In ENY-NE we believe that if churches are not growing, they have dysfunction and disease that needs to be addressed. For those of you who have become DTP churches, we want to thank you for your willingness to participate in a consultation weekend. For many of you, this was the beginning of your pathway to health. All did not immediately become better when you heard and accepted your prescriptions. However, slowly and steadily and gradually significant change is taking place in the lives of DTP pastors, churches and leaders. Reports today will show that much seed has been put in the ground. Research tells us that it takes five to seven years to see true transformation in a church, and perhaps it takes a little longer than this in the northeast. If this is true, then we are on the verge of amazing renewal throughout our churches in the next three to four years. If we sow, the scriptures teach, we shall also reap!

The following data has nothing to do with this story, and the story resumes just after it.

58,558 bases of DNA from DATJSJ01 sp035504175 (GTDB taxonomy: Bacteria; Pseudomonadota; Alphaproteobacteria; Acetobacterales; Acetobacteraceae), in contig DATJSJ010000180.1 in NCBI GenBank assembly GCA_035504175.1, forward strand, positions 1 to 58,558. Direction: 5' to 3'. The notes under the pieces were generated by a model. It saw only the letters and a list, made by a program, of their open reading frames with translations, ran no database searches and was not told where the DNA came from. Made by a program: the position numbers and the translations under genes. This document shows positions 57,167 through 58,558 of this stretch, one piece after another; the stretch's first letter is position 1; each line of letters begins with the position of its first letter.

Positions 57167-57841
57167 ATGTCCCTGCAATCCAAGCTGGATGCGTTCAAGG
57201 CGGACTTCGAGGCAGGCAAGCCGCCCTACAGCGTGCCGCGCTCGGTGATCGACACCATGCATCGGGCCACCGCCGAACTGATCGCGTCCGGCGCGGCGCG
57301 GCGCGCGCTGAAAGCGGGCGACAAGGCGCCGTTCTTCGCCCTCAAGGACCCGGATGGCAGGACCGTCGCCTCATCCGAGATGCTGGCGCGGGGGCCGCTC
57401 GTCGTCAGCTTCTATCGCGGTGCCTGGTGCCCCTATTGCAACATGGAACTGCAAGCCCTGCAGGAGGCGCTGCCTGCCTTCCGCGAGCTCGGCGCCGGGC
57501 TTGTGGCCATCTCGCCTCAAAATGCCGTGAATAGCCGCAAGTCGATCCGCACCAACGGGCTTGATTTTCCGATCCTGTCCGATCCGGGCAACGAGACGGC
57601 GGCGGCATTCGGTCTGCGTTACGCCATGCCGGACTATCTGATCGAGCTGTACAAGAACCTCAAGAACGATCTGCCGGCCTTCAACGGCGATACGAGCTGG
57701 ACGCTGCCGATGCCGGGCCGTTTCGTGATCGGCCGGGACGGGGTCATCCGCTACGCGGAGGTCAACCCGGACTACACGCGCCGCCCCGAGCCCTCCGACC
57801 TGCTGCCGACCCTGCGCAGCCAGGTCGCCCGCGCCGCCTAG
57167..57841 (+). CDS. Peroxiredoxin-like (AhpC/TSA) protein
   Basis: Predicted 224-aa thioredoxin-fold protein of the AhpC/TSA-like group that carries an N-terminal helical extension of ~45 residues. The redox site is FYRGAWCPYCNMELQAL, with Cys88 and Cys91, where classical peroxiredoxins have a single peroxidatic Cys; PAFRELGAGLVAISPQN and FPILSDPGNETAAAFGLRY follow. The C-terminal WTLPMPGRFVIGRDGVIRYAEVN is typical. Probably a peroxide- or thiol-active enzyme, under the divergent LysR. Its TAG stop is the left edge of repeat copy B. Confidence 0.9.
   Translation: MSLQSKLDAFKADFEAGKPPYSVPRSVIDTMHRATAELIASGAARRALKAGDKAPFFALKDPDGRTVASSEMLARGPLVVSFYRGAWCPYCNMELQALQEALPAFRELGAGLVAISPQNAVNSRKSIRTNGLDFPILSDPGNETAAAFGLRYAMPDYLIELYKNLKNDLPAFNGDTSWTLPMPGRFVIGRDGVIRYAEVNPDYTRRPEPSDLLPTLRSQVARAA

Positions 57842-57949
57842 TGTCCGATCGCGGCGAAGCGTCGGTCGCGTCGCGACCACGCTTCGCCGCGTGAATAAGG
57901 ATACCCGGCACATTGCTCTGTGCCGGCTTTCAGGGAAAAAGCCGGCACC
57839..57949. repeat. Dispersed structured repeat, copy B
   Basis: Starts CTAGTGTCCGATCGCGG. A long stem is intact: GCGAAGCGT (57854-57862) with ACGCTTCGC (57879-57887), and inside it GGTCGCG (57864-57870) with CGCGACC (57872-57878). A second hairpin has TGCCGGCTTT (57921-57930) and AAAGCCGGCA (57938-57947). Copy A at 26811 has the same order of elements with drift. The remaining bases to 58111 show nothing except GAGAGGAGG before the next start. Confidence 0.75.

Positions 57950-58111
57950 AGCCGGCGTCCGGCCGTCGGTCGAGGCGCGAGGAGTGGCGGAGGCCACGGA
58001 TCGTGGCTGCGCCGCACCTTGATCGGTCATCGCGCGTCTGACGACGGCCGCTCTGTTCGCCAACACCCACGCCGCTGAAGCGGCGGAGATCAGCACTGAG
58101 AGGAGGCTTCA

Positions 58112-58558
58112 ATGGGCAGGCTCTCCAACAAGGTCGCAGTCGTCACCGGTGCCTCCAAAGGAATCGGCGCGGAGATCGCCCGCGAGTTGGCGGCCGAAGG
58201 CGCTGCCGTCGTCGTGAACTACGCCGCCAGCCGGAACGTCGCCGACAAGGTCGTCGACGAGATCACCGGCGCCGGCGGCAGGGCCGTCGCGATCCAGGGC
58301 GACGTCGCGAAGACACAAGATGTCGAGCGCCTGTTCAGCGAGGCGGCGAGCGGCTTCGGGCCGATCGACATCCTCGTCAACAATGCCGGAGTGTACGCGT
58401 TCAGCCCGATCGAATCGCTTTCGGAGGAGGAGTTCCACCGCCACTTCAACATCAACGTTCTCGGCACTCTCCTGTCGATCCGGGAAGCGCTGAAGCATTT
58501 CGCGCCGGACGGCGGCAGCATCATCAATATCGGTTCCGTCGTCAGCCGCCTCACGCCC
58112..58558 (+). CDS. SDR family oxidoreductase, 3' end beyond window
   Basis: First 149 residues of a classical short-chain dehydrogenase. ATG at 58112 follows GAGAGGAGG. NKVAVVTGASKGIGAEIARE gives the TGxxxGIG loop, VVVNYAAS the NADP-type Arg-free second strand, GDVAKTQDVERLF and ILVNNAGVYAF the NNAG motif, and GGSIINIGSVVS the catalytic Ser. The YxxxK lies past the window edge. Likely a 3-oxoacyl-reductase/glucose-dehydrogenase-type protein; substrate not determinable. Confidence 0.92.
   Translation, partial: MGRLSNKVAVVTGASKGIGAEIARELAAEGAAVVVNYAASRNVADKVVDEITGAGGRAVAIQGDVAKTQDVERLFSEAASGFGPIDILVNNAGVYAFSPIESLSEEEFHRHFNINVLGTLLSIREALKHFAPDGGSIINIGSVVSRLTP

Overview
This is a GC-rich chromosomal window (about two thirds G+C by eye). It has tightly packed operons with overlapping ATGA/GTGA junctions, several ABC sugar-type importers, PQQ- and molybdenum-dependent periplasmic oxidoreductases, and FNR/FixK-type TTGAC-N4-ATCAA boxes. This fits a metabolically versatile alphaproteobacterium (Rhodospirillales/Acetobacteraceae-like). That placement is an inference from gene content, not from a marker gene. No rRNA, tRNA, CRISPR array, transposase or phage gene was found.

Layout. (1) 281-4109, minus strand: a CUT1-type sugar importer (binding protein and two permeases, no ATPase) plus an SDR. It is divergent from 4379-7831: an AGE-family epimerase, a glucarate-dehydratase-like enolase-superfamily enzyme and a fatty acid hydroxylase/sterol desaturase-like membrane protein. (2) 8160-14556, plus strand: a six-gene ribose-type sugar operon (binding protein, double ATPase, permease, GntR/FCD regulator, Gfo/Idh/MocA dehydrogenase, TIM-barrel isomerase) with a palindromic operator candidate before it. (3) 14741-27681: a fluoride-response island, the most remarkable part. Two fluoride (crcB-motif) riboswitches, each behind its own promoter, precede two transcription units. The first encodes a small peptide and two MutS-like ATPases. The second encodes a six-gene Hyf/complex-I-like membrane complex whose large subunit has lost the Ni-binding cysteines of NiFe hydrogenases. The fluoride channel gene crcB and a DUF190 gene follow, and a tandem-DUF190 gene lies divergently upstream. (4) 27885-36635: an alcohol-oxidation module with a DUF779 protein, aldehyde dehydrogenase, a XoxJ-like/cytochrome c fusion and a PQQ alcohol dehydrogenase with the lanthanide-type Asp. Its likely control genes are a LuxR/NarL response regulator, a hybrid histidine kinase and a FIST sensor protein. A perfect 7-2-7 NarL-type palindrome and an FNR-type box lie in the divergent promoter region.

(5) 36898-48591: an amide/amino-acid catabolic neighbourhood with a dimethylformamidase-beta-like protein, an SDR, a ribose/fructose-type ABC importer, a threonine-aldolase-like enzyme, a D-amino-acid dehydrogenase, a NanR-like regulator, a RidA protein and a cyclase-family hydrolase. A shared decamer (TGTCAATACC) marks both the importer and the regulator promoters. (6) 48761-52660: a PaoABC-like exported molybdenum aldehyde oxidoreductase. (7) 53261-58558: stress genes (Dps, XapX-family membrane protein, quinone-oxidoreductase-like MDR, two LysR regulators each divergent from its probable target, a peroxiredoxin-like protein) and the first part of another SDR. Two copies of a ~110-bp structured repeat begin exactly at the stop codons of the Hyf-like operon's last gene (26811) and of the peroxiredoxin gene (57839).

While I could highlight many situations in our district, time will not permit. However, in the next few pages of this report, I will sprinkle in stories that illustrate where we are headed as a district.
Fusion Community, located in Cobleskill, NY, has been the recipient of the favor of God over the past few years. Pastor Andrew Fetter and his people are acutely aware that God has not blessed them so that they can keep all this favor to themselves. Instead, they are looking to leverage this favor by seeding a nearby DTP church with people and by launching a multi-site campus.